Microsoft opposes US access to Dublin data

Microsoft - with the backing of Verizon and the Electronic Frontier Foundation (EFF) - has filed to challenge federal prosecutors' `right' to demand access to its data stored in an Irish data centre.

Stuxnet flaw remained unpatched for four years
Stuxnet flaw remained unpatched for four years

The legal challenge - filed through the US courts earlier this week - is reportedly being watched by the European Commission with great interest, since the court order could be advanced to come under the USA Patriot Act.

As reported previously by SCMagazineUK.com, under the USA Patriot Act (Uniting and Strengthening America by Providing Appropriate Tools Required to Intercept and Obstruct Terrorism Act 2001), the US government has defined rights of access to all data held by US companies, no matter where in the world it is stored.

This has been a deciding factor in many European corporates – as well as the UK government - opting not to store their data with US cloud computing services.

The Electronic Privacy Information Centre (EPIC) has criticised the Patriot Act as unconstitutional, but this is the first time that a US corporation - Microsoft - has effectively challenged the data access provisions of the Act.

The Redmond-based software giant claims that, if the judicial order to surrender the email stored abroad is upheld, it “would violate international law and treaties, and reduce the privacy protection of everyone on the planet.”

According to the New York Times, a local judge granted the search warrant last December as part of a criminal inquiry, although the newspaper says that neither the identity nor the nationality of the customer has been revealed.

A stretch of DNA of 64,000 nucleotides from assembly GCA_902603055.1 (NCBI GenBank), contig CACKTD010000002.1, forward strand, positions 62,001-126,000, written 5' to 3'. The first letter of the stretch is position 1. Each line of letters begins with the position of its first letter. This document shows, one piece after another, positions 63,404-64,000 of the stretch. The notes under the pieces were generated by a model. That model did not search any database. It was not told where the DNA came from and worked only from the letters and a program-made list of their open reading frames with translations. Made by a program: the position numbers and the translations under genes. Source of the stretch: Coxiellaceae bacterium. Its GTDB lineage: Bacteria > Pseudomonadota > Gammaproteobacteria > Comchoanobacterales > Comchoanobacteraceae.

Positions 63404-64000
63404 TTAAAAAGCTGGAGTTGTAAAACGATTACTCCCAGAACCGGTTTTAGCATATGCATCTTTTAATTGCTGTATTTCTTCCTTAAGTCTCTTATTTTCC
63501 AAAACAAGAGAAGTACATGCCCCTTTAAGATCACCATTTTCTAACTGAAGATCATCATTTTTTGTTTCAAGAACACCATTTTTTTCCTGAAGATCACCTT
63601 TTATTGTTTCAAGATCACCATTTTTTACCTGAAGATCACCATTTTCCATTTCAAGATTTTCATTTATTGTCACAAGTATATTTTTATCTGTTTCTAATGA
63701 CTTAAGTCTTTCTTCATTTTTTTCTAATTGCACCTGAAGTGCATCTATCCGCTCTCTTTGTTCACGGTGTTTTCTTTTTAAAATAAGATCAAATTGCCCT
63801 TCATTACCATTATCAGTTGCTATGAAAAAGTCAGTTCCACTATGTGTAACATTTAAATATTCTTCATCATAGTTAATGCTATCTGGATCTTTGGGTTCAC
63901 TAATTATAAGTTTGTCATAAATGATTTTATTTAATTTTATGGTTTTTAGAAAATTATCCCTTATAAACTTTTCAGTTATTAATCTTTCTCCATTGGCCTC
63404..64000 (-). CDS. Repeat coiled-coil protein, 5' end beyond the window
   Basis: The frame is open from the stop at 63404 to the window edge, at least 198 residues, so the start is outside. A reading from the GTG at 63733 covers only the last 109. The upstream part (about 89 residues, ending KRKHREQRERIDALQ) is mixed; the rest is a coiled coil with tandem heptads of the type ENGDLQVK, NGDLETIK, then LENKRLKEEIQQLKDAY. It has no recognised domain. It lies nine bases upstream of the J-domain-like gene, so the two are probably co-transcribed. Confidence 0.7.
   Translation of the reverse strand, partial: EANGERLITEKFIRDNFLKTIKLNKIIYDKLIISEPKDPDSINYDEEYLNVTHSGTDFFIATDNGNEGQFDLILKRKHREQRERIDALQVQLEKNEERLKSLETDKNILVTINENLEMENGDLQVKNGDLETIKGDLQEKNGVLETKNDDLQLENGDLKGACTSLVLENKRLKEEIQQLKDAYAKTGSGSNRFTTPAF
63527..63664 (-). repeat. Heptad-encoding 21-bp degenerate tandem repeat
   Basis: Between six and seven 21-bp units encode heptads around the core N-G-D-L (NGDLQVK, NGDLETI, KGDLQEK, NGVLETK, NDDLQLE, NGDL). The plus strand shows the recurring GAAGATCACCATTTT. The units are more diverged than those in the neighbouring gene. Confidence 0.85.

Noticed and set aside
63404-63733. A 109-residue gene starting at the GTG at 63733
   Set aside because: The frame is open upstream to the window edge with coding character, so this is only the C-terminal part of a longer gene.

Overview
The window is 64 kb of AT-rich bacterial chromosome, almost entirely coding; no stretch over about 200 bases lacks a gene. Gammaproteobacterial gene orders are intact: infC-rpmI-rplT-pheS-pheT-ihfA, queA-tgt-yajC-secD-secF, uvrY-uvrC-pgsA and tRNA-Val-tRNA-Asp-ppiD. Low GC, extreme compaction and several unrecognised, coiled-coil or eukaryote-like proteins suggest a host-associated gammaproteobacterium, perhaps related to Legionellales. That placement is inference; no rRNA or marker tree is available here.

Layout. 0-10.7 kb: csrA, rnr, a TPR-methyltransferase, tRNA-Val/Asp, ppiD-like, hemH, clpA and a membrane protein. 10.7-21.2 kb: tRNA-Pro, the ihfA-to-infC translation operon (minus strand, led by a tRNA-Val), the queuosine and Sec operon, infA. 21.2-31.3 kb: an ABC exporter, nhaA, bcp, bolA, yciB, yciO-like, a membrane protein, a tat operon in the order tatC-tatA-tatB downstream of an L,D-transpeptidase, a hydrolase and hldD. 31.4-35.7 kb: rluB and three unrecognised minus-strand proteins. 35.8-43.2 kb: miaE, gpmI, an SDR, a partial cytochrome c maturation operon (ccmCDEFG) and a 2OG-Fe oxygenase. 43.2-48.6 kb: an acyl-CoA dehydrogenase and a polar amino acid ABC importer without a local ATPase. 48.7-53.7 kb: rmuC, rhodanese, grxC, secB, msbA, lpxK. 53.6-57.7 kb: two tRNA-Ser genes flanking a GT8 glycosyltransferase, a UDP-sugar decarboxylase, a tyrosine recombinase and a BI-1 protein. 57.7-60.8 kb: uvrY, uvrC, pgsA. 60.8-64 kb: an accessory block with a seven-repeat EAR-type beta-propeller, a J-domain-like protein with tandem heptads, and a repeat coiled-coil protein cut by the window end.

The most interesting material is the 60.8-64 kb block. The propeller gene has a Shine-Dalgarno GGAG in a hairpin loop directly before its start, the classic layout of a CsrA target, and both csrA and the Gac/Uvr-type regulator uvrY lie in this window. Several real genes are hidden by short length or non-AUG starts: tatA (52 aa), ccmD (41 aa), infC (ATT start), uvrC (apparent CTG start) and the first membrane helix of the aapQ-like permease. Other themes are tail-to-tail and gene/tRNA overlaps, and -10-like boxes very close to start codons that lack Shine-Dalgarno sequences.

The company objected, saying that because the customer's emails were stored in Dublin, they were beyond the reach of a domestic search warrant.

"Microsoft contends that the rules that apply to a search warrant in the physical world should apply online. The standard of proof for a search warrant is “probable cause” and “particularity” - that is, a person's name and where the person, evidence or information resides," adds the paper.

The New York Times quotes Lee Tien, an EFF lawyer, as saying the court order will likely act as a precedent and open the gates to unchecked investigations in the digital world, of anyone, anywhere. "US search warrants do not have extraterritorial reach,” he said, adding that the US government is trying to do an end run.

Professor John Walker, a visiting professor with the Nottingham Trent University's School of Science and Technology, told SCMagazineUK.com that case should be great concern to organisations in the UK and across Europe, as the European Commission has clear and explicit agreements on several IT issues in place with Microsoft. 

"It also throws up issues regarding US surveillance of non-US IT services, as witnessed by PRISM and other reported NSA operations. This case will leave companies - as well as government agencies - wondering where they stand when storing their data in a US cloud computing service, especially if they have explicitly requested that their data be held in a European data centre," he explained. 

"More than anything, I think the case - and the legal challenges - highlight the lack of understanding about data security issues between the US and the European Union. My own experience tells me that these issues are why the UK government shies away from using Microsoft's Office 365, and I think this case will cause private sector UK companies to follow the lead of the government," he concluded.